Plant Food for Blooms

Overview

Organic plant food enhances bloom production on flower plants. Plants need nutrients and minerals to create flowers. Some flowers need more compost fertilizer to bloom well. They're called "heavy feeders." Flowers grown organically have a smaller carbon footprint on our planet's ecology because they do not use petroleum-based products. Insects can destroy flowers, but these pests can be controlled with natural sprays and beneficial insects. Pesticides and insecticides used on flowers harm all life around them.

Flower Development

Flowers are the reproductive mechanism of the plant. Seeds develop in the flower. Germination of seeds starts the new life cycle of the plant. Flower blooming is regulated by light and temperature. Flowers that bloom at a particular time, such as iris in the spring, are responding to day-length. Exposure to light causes flowers to bloom. Many perennial flowers bloom in response to temperature. Tulip bulbs need a cold winter or time in the refrigerator to bloom successfully.

Rose Bloom Care

The basis for good rose blooms is good organic, nutrient-rich soil. Good soil grows healthy plants, which produce blooms and resist insect infestation. Add organic compost when you plant, and also as a side dressing when needed. Compost creates microbial activity in the soil, which is food for the plant. It becomes an integral part of the root system, constantly releasing nutrient-rich food to the plant. No special "bloom food" products are needed because of this.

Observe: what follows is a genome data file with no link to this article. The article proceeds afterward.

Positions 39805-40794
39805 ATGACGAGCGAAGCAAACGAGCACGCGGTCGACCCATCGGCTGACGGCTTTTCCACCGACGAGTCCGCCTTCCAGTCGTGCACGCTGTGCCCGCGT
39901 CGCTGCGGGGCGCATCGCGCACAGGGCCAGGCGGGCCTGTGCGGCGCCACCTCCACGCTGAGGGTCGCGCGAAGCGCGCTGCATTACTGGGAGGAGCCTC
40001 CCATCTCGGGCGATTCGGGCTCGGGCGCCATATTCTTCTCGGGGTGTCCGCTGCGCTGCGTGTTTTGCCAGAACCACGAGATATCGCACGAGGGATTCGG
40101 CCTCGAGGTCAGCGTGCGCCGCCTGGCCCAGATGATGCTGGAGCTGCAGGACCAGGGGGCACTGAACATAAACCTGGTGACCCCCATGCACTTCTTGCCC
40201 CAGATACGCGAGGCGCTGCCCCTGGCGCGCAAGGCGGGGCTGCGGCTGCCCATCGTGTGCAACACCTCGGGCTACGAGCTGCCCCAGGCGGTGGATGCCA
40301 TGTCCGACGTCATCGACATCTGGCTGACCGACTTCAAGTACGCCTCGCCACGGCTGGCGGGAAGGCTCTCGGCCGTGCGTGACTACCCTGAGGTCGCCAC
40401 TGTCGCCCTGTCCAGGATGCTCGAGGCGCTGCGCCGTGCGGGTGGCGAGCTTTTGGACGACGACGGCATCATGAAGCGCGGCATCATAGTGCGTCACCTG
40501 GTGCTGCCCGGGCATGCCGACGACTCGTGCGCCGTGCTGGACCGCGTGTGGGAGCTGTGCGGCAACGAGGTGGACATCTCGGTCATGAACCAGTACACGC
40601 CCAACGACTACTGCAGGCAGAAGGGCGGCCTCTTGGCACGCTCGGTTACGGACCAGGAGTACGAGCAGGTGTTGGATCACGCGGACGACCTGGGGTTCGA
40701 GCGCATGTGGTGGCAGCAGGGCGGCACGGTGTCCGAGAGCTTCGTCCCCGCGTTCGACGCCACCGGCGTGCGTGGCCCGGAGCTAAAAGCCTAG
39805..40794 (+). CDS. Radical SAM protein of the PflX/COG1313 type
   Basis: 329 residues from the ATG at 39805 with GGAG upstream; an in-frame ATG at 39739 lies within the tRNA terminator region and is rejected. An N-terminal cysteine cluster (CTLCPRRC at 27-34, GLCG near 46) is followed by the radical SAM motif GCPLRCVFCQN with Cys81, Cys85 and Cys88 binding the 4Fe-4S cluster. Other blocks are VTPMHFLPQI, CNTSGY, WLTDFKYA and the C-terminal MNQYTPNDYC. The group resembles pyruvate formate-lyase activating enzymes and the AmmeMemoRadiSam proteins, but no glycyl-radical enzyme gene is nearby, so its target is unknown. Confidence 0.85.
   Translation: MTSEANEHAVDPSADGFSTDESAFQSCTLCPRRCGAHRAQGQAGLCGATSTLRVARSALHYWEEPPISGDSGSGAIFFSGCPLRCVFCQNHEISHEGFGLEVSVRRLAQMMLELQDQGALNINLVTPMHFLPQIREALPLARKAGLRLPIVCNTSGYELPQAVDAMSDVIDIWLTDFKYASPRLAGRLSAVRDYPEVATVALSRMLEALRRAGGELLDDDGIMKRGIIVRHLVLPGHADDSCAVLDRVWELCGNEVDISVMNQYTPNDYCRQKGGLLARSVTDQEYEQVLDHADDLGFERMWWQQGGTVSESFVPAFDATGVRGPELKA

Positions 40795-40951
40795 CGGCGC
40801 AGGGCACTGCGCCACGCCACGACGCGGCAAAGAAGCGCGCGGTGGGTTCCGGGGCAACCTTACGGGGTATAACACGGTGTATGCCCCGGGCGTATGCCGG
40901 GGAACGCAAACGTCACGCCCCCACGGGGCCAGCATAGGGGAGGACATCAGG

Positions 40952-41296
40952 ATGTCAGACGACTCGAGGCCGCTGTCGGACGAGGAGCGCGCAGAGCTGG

Annual Bloom Care

Annuals are flowers that grow, bloom and die in one season. These include marigolds, zinnias, bachelor's button and many types of begonias. Annuals bloom in full sun or semi-shade. They are vigorous bloomers that require good soil nutrition. Add compost to the flower bed before you plant annual seeds. Compost provides a slow release of nutrients into the root system, which encourages frequent flowering.

Perennial Bloom Care

Perennials are plants that live more than two years. Some die back in the winter and return the next season. Pansies, delphinium, lantana and sweet alyssum are some examples. They are lower maintenance and more tolerant to diverse growing conditions than many flowers. Spread a layer of compost over your perennial plants after the last spring frost. This feeds the developing plants and encourages good blooming.

Bulb Bloom Care

Bulbs bloom in fertile soil that drains well. Give bulbs adequate growing space to produce good flowers. A sunny location is also important. Plant the bulbs with organic compost mixtures that are slightly acidic. Increase acidity in compost by adding coffee grounds. Organic compost is humus-rich, which creates a light and crumbly soil that bulbs do well in.

Keywords: flower blooms, bloom food, plant food

About this Author

Joan Norton, M.A., is a licensed psychotherapist and professional writer in the field of women's spirituality. She blogs and has two published books on the subject of Mary Magdalene; "14 Steps To Awaken The Sacred Feminine:Women in the Circle of Mary Magdalene," and "The Mary Magdalene Within."